July 31, 2006 Volume 15 No. 20 Update on Pest Management and Crop Development
HIGHLAND: Apple Maggot adults above action threshold in many commercial blocks.
Spotted Tentiform Leafminer
White Apple Leafhopper
Insect model degree day accumulations:
DD45 since 1st Oriental Fruit Moth 2nd generation catch, July 5 (50%
egg hatch @ 705-730):
Now that this season's crops are most of the way to being made, it's tempting to start paying less attention to the potential pests threatening them, but there are still a few to be aware of, including some that have been covered in previous issues.
Fruit Moth & Codling
The dock sawfly always sneaks in during the waning days of summer. Following is a repeat of our annual write-up on this pest:
Before and during apple harvest in recent years, a number of growers and fieldmen have been unpleasantly surprised by the appearance of neat little (2 mm) holes bored into the side of their fruit, similar in appearance to those caused by a stem puncture. Although graders sometimes attribute this damage to apple maggot or European corn borer, cutting open these apples reveals a bright green worm with a light brown head, 3 pairs of true legs and 7 pairs of prolegs, not feeding but lying inactive, in the burrow extending in from each hole. These are larvae of the dock sawfly, Ametastegia glabrata, a highly sporadic but nonetheless well documented apple pest that has been known to show up in our area since 1908.
Dock sawfly probably confines its feeding almost entirely to plants belonging to the buckwheat family (Polygonaceae), including numerous docks and sorrels, the knotweeds and bindweeds, or else wild buckwheat or alfalfa. In feeding on any of these plants, the larvae devour the leaf tissue and the smaller veins, eating out irregular holes in the leaves. Ordinarily, the midribs and the larger veins are untouched. This insect should not be confused with the related European apple sawfly, Hoplocampa testudinea, which has a whitish larva that lives and feeds in young apples, particularly prevalent in the eastern apple regions of N.Y.
Injury to apples by the dock sawfly is known to occur generally in the late summer and early fall, when the fruit is approaching maturity and the sawfly is searching for an overwintering site. The greater hardness of immature apples probably deters the larvae from burrowing into these, so although 4 generations per year have been identified, only the last one or two are of concern to apple growers. The injury to apples consists externally of the small round holes bored by the larvae, which after a few days show a slightly sunken, brownish ring around them and occasionally may be surrounded by a larger discolored halo. These holes may occur anywhere on the surface, but are most numerous around the calyx and stem ends, or at a point where the apple touches a leaf or another apple, since it is easier for the larva to obtain a foothold here. Inside, the injury is usually more serious, since the larva often burrows to the core and usually hollows out a pupal cell somewhat larger than itself. Apples may have three or four, or sometimes even eight, holes in them of varying depths, but contain only one or two worms.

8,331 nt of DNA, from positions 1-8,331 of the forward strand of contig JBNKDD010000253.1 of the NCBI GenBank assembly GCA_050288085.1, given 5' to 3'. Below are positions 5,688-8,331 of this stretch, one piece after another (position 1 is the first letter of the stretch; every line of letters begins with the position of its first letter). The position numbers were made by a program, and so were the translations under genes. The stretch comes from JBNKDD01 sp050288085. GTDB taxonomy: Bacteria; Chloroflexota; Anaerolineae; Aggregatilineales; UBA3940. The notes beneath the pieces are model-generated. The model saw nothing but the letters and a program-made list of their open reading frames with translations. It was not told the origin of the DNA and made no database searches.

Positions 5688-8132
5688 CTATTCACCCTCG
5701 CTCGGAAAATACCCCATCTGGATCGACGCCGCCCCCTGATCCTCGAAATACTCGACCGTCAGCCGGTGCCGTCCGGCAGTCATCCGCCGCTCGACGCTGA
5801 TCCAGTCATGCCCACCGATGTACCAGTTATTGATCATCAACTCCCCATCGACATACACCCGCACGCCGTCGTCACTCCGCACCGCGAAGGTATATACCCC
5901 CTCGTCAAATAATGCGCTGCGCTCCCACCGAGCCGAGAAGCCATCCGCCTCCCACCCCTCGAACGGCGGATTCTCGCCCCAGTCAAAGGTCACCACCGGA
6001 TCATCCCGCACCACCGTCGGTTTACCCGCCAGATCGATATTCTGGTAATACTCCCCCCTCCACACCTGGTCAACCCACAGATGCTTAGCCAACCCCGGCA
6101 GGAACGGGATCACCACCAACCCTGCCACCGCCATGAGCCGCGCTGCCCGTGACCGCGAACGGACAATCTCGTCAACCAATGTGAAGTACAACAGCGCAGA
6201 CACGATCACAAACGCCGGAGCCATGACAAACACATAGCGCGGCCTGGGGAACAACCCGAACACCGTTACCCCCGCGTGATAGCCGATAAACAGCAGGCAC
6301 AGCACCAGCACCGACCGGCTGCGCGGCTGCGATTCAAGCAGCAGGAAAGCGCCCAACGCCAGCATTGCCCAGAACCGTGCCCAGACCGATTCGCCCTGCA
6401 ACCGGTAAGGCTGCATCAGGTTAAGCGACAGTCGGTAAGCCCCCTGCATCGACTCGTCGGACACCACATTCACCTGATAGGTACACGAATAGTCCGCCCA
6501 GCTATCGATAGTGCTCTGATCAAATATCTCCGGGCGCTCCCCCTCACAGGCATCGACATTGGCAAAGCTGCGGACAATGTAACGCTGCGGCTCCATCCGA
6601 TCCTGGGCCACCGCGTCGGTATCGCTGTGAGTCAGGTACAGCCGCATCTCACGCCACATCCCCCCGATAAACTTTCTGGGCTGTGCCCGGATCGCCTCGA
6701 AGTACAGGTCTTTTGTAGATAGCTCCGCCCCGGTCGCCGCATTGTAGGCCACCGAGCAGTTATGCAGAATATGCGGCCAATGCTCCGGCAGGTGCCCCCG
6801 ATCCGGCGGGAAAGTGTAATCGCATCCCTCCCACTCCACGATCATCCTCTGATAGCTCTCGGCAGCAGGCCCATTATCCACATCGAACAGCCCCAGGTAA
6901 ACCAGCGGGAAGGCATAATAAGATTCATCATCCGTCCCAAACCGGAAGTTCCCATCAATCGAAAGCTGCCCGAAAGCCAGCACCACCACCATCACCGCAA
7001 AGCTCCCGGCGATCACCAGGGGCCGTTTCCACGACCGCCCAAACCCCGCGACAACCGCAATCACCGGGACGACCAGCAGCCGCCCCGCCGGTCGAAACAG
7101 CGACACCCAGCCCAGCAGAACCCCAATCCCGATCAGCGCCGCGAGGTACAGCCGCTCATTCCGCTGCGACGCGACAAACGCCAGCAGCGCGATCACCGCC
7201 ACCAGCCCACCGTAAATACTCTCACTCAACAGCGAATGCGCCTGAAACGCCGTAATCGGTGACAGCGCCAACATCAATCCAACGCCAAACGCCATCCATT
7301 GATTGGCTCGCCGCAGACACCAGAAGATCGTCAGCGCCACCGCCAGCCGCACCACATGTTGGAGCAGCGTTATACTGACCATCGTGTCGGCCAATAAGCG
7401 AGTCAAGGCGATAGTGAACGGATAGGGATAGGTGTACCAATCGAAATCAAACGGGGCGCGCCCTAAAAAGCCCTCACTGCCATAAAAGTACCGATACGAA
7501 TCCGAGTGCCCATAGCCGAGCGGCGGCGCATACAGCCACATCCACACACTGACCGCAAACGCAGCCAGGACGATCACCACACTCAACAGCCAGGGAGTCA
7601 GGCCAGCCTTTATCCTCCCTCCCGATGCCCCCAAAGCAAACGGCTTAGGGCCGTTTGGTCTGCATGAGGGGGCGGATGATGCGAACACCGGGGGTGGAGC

Since the dock sawfly does not feed upon any part of the apple tree, but must live on the above-mentioned succulent weeds, it becomes an apple pest only where these plants are growing in or around the orchard. There is little danger from this insect in orchards where the food plants don't exist. Likewise, the possibility of the larvae coming into the orchard from neighboring meadows, ditch banks, or roadsides is slight, for the larvae are incapable of finding their way over any extent of bare soil. The adults, though active, are not strong fliers, and it is not possible for the insect to travel far in this stage. Now would be a good time to assess the weed situation in your orchard and make plans for such selective herbicide applications as may be appropriate regarding this insect. Even though common wisdom says this sawfly is a pest only every 10-12 years, this is only an average estimation, and it's not a bad idea to anticipate the unexpected when hardly any season is considered to be "average".
(Information adapted from Newcomer, E. J. 1916. The dock false-worm: An apple pest. USDA Bull. 265, 40 pp.)
Plum Pox has been found in New York for the first time
Plum pox virus (PPV) was detected in samples collected by USDA and New York State Dept. of Agriculture and Markets (NYSDAM) officials as part of an ongoing, seven-year survey in various parts of the state, but focused mainly in Niagara County. As part of the 2006 survey, leaf samples were collected from a plum orchard in Niagara county in early July. The Cornell diagnostic lab reported the positive samples and sent samples to The U.S. Department of Agriculture's National Plant Germplasm and Biotechnology Laboratory in Beltsville, MD, to determine the strain of the virus. It was confirmed that it is the D strain that affects peaches, nectarines, apricots, plums and almonds. The D strain has never been detected in cherries.